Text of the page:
last winter. Justine has returned to us; and I assure you I love her tenderly. She is very clever and gentle, and extremely pretty; as I mentioned before, her mien and her expressions continually remind me of my dear aunt.
"I must say also a few words to you, my dear cousin, of little darling William. I wish you could see him; he is very tall of his age, with sweet laughing blue eyes, dark eyelashes, and curling hair. When he smiles, two little dimples appear on each cheek, which are rosy with health. He has already had one or two little wives, but Louisa Biron is his favourite, a pretty little girl of five years of age.
"Now, dear Victor, I dare say you wish to be indulged in a little gossip concerning the good people of Geneva. The pretty Miss Mansfield has already received the congratulatory visits on her approaching marriage with a young Englishman, John Melbourne, Esq. Her ugly sister, Manon, married M. Duvillard, the rich banker, last autumn. Your favourite schoolfellow, Louis Manoir, has suffered several misfortunes since the departure of Clerval from Geneva. But he has already recovered his spirits, and is reported to be on the point of marrying a very lively pretty Frenchwoman, Madame Tavernier. She is a widow, and much older than Manoir; but she is very much admired, and a favourite with everybody.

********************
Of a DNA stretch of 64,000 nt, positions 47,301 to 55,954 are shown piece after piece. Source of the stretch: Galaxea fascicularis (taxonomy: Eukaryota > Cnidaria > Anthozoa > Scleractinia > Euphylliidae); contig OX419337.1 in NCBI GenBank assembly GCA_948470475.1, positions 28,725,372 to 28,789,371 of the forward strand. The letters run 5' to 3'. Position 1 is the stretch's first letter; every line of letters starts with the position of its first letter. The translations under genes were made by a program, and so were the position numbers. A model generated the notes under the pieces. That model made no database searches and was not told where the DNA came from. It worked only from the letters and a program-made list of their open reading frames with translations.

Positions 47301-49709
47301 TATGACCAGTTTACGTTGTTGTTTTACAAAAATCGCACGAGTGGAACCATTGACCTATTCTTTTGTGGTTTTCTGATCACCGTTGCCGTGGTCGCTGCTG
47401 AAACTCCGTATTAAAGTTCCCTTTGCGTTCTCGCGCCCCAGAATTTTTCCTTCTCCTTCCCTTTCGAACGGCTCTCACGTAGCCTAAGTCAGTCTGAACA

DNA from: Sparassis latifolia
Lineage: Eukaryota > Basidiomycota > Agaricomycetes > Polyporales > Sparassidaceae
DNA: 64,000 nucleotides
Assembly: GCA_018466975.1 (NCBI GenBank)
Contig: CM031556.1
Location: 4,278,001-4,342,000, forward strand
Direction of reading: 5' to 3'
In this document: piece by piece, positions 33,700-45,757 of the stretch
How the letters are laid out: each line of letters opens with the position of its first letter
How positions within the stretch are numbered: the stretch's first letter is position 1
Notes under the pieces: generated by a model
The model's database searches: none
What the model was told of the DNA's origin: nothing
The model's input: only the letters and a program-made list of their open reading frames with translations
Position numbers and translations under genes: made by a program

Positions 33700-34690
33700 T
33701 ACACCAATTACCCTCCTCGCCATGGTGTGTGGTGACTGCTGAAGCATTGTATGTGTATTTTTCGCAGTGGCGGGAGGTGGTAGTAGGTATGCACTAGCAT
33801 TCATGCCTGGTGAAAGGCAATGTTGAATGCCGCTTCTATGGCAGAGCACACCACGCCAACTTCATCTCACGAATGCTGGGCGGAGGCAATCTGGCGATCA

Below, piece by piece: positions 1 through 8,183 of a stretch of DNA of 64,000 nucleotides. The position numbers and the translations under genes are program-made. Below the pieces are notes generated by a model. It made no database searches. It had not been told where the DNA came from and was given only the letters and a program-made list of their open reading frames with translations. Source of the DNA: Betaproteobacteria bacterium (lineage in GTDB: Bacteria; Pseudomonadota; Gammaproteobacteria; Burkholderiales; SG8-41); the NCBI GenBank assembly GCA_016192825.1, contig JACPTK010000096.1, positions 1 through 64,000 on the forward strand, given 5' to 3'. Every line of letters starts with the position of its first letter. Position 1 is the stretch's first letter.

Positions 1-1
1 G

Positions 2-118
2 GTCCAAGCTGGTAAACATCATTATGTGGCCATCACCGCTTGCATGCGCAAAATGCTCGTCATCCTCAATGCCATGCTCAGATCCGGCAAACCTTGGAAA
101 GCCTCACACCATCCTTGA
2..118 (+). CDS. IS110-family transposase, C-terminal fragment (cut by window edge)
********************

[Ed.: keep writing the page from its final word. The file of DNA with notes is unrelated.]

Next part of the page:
"I have written myself into better spirits, dear cousin; but my anxiety returns upon me as I conclude. Write, dearest Victor,—one line—one word will be a blessing to us. Ten thousand thanks to Henry for his kindness, his affection, and his many letters: we are sincerely grateful. Adieu! my cousin; take care of yourself; and, I entreat you, write!
"Dear, dear Elizabeth!" I exclaimed, when I had read her letter, "I will write instantly, and relieve them from the anxiety they must feel." I wrote, and this exertion greatly fatigued me; but my convalescence had commenced, and proceeded regularly. In another fortnight I was able to leave my chamber.